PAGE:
In January 2000, I met a woman in a bar. She asked me a question:
‘Do you believe in God?’
I didn’t know who God was, who he is. Now that’s where the journey started.
Despite being brought up in a Christian home, church didn’t play a key role in my life. In my teenage years I developed a passion for DJ-ing, and that culture led to desiring women, money and material things. When leaving for university came around, my craving was to feed those things as much as possible; I found my value in them.
In 1999, three things happened that challenged my worth:
My grandmother – the foundation of our family and a strong Christian woman – died. My dad’s designer clothing business failed. I came out of university with high hopes of a well-paid job, but ended up unemployed.
The combination of these events meant I fell on a downward spiral. My drinking and womanising got out of control, even though I knew I found no satisfaction in them. I was in a dark place, and, looking back on it, I now realise I was depressed.
That’s when I met the woman in a bar. It was a bit of an unusual chat-up line. I said, Hello and she said ‘Do you believe in God?’. I replied ‘Yeah, kind of…’ She said she didn’t know what she believed but had started to investigate Christianity.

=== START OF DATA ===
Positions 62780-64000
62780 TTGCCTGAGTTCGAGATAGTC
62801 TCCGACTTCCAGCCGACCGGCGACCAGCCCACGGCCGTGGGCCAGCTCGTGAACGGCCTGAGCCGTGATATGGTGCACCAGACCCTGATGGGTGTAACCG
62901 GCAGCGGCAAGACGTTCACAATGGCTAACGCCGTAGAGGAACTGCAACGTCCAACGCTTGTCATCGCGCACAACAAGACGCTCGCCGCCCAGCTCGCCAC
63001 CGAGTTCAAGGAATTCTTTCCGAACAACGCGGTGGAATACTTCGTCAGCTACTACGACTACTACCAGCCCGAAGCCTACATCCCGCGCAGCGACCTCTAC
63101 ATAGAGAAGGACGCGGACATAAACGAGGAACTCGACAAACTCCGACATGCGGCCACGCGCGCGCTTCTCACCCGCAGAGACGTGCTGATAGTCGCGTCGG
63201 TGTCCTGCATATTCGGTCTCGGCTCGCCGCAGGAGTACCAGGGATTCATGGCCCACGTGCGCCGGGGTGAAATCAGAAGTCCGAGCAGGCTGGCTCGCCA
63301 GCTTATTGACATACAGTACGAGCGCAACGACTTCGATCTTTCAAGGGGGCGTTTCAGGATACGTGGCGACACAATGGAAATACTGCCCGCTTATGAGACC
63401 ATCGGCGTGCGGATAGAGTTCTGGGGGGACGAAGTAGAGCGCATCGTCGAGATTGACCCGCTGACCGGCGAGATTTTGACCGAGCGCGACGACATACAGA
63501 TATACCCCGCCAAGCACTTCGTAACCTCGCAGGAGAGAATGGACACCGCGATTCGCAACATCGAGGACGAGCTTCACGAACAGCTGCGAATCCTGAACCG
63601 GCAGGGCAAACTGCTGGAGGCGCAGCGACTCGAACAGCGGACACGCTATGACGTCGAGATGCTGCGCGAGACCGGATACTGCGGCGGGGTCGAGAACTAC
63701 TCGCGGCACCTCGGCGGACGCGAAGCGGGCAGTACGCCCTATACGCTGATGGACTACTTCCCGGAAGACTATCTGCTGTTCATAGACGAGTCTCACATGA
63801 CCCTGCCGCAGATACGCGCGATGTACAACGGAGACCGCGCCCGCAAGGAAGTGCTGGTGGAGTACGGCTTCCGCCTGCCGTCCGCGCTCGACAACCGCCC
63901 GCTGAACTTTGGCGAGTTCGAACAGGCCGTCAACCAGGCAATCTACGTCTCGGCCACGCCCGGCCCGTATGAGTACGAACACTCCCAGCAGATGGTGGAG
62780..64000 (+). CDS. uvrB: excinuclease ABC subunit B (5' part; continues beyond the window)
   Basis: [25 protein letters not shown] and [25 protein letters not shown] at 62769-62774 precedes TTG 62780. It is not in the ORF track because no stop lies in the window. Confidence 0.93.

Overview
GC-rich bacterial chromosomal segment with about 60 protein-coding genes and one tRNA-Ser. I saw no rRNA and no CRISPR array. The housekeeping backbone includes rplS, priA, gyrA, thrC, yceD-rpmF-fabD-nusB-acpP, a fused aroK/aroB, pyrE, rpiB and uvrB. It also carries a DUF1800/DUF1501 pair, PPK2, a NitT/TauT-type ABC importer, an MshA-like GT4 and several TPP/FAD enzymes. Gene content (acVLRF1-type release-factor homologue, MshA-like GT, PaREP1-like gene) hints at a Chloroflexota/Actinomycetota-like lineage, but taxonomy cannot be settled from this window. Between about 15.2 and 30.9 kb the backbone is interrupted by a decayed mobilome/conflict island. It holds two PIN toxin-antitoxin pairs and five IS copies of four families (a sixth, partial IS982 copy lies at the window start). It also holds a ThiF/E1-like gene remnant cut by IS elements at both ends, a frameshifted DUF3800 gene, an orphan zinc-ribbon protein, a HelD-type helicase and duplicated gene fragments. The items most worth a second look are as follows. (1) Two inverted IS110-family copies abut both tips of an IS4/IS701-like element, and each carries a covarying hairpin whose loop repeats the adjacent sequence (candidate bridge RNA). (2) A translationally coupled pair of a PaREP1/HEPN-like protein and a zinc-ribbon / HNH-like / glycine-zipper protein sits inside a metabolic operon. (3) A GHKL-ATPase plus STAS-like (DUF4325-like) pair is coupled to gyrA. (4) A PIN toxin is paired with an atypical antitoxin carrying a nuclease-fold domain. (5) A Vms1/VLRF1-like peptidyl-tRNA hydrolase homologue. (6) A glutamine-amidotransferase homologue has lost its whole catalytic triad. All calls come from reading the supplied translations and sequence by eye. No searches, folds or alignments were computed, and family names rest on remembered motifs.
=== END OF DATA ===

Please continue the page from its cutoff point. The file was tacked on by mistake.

The mother of the woman I met in the bar had just completed the Alpha course and we decided to give it a go . The week before, I attended a service to suss it out, check they weren’t all mad, and this gave me the confidence to go along.
I’m quite an evidence based person, and during the course we started to understand the evidence around the life of Jesus. I began to realise the perspective I’d grown up with wasn’t just my family’s point-of-view – but there was also substance to it.
Through a mixture of faith and reason, I started to work out that my security, significance and assurance is in Jesus and not the things of this world.
Billie is the name of the woman I met in that bar. We were baptised together on 21 May 2001 and married on 6 September 2003. I thank God every day I am adopted into his family, that he has blessed me with a beautiful family of my own, and that he has my heart.
After trying Alpha, we got involved in helping to run it, and led a table of people just like us who were there to find out more about the Christian faith. In 2008, we had the chance to be part starting a church, Emmanuel, in Greenwich, where I grew up. Last year we launched Emmanuel New Cross – a new church in the area – where we currently run our Alpha in a cycle-café called London Velo.
To someone thinking about exploring faith or trying Alpha I’d say: you’ve got nothing to lose. Either it’s not real, but you’ve gone, had a nice time and you can leave – or, there’s a chance it’s real and there is a God who loves us, then, why would you miss out on that?